AT&T's WarnerMedia merging with Discovery in $43B deal to form new streaming service

Posted:
in iPod + iTunes + AppleTV edited May 2021
AT&T is spinning off its remaining WarnerMedia services to create a new streaming service together with Discovery, to compete with Netflix, Apple TV+, and other omnibus streaming services.

AT&T's WarnerMedia is merging with Discovery to create a new streaming service
AT&T's WarnerMedia is merging with Discovery to create a new streaming service


As previously rumored, AT&T has announced that it and Discovery, Inc, will create a new standalone streaming media company. It will include from the services AT&T acquired from Time Warner in 2018.

According to CNN, the new and as-yet-untitled service will contain HBO Max, Discovery+, and CNN itself. HBO Max is also reportedly planning to use Discovery's international business to help it expand outside the US.

"This agreement unites two entertainment leaders with complementary content strengths and positions the new company to be one of the leading global direct-to-consumer streaming platforms," said AT&T CEO John Stankey in a statement.

"It will support the fantastic growth and international launch of HBO Max with Discovery's global footprint and create efficiencies which can be re-invested in producing more great content to give consumers what they want," he continued.

The new service will be run by Discovery's CEO David Zaslav, who oversaw the launch of non-fiction streaming utilizing popular channels TLC and Animal Planet. The spinoff is being described as a joint venture, with Zaslav working with "executives from both companies."

However, if the deal gains regulatory approval, it will mean AT&T getting to reduce the amount of debt it has been carrying. "AT&T would receive $43 billion (subject to adjustment) in a combination of cash, debt securities, and WarnerMedia's retention of certain debt," said the companies in a press release.

Shares of both AT&T and Discovery rose on the announcement.

The news follows AT&T's early 2021 revision of its media services. It closed down its previous AT&T TV Now service, and moved subscribers over to its separate AT&T TV platform.

Stay on top of all Apple news right from your HomePod. Say, "Hey, Siri, play AppleInsider," and you'll get latest AppleInsider Podcast. Or ask your HomePod mini for "AppleInsider Daily" instead and you'll hear a fast update direct from our news team. And, if you're interested in Apple-centric home automation, say "Hey, Siri, play HomeKit Insider," and you'll be listening to our newest specialized podcast in moments.

Comments

  • Reply 1 of 16
    MacProMacPro Posts: 19,523member
    Wow, I'll sleep better knowing that.

    Joking aside, I am retired and I don't have nearly enough time for our current options; Netflix, Disney Plus/Hulu, and Amazon Prime.

    How about the ability in something like the Apple TV app to pick a selection from any streaming service à la carte at a good price of something like $15 a month for any ten shows, from anywhere?
    omasou
  • Reply 2 of 16
    lkrupplkrupp Posts: 10,326member
    MacPro said:
    Wow, I'll sleep better knowing that.

    Joking aside, I am retired and I don't have nearly enough time for our current options; Netflix, Disney Plus/Hulu, and Amazon Prime.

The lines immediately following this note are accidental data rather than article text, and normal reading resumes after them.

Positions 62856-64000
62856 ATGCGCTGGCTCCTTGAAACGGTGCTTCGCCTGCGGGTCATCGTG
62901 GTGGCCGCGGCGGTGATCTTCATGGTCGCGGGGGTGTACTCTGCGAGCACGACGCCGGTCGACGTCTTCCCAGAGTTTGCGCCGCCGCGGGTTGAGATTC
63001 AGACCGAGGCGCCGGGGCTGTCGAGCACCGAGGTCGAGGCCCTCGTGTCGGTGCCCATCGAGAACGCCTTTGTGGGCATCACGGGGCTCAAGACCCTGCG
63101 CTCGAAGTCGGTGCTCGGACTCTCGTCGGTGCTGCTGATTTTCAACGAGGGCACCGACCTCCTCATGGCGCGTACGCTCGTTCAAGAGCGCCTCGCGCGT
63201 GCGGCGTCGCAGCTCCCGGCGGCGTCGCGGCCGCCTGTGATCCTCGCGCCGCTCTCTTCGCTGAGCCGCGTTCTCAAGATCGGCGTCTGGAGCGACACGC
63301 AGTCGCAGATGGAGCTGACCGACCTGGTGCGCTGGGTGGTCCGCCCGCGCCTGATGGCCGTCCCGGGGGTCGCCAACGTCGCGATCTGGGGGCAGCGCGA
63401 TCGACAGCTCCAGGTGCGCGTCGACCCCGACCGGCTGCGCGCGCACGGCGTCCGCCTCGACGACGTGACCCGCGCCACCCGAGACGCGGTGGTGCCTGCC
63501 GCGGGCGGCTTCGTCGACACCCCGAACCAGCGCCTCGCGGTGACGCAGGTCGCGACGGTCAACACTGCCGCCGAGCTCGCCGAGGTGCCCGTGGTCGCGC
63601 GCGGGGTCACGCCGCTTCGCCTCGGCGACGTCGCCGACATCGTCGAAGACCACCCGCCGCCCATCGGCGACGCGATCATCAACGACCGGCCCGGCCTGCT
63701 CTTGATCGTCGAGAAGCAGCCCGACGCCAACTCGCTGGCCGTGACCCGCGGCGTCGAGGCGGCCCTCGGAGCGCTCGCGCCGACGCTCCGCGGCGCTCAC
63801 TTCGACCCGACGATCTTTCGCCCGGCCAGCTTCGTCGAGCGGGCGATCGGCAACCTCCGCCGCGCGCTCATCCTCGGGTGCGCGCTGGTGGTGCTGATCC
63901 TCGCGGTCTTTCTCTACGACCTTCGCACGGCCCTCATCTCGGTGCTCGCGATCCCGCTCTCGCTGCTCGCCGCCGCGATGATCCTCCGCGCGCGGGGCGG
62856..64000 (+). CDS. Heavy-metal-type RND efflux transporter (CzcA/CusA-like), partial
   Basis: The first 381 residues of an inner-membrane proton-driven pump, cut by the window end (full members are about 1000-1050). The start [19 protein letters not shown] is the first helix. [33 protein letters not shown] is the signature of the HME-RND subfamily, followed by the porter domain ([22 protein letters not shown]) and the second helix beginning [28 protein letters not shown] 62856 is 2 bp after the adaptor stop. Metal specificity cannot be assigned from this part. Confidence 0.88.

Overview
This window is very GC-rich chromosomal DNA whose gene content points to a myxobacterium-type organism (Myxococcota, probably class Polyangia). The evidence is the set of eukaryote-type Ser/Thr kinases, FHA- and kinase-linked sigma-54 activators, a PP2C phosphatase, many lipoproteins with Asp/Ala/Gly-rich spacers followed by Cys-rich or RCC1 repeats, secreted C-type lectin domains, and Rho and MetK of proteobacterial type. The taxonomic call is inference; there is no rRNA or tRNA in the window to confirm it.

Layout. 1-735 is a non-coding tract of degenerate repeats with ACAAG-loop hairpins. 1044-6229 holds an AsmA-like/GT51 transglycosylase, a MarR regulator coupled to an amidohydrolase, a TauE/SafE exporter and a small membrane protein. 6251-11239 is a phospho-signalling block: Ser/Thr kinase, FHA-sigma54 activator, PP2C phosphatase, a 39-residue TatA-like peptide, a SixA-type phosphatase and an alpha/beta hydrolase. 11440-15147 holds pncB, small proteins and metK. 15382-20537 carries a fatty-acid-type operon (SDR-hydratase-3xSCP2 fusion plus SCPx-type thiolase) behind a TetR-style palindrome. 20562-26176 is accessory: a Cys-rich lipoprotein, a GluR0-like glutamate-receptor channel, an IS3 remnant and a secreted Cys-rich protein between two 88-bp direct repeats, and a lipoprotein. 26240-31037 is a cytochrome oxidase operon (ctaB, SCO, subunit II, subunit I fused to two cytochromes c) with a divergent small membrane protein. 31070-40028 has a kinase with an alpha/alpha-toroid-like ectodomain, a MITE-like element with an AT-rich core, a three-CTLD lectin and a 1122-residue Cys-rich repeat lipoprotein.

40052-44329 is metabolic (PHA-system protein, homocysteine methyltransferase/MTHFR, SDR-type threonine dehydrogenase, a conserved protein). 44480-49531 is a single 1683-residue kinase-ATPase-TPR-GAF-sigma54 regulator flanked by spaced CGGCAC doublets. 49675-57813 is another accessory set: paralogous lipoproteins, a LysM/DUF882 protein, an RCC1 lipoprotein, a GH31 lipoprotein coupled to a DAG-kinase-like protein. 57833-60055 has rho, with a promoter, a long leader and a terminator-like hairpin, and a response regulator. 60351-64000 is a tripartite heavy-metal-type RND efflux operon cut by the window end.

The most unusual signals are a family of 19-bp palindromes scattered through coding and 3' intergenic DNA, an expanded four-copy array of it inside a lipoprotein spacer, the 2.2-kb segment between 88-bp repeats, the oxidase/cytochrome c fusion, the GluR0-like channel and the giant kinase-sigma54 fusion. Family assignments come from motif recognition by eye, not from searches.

How about the ability in something like the Apple TV app to pick a selection from any streaming service à la carte at a good price of something like $15 a month for any ten shows, from anywhere?
    It’s nice to dream about but the logistics of such a service would be nightmare of licensing, contracts, fees, etc. We keep hoping for cheap access to programming but that’s not the goal of the content providers. Cord cutting, once the darling of the a la cart crowd, is looking more and more expensive than a cable/satellite subscription when you add up all the $10/mo fees for content you want. Then add in the cost of broadband internet service to be able to stream 4K and you are closer than ever to that $120/mo cable package we have railed against. 
    Beats
  • Reply 3 of 16
    lkrupplkrupp Posts: 10,326member
    As a former AT&T employee I can tell you that there was much disgust and distrust for the former CEO, Randall (don’t you call me Randy) Stephenson. This is the guy that fucked up the attempted acquisition of T-Mobile 2011. He got a slap on the wrist and a temporary reduction of salary from the board. He’s also the one who did the deal to buy Time Warner media in 2016 for $85 billion (completed in 2018), which many analysts thought was a bad idea. Now the new CEO, John Stankey, is spinning off Warner Media after just three years.

    But Randall is living it up with his retirement package and golden parachute. Go figure.
    Beats
  • Reply 4 of 16
    sdw2001sdw2001 Posts: 17,929member
    Like most I'm really just concerned about what this means....for me.   :p

    I get HBO Max free through my ATT cell service.  We also recently subscribed to Discovery+ (gotta make the wife happy).  Maybe they become one service?  Here's hoping.  
  • Reply 5 of 16
    mike1mike1 Posts: 3,133member
    I guess this will soon mean the end of HBO Max being included with my AT&T service.
  • Reply 6 of 16
    mike1 said:
    I guess this will soon mean the end of HBO Max being included with my AT&T service.
    Not necessarily. Verizon + T-Mobile both include streaming services with certain tiers of cellular service.
     There’s no chance AT&T will offer *nothing*, although I suppose there’s chance they might eventually offer a different service.
  • Reply 7 of 16
    ITGUYINSDITGUYINSD Posts: 448member
    lkrupp said: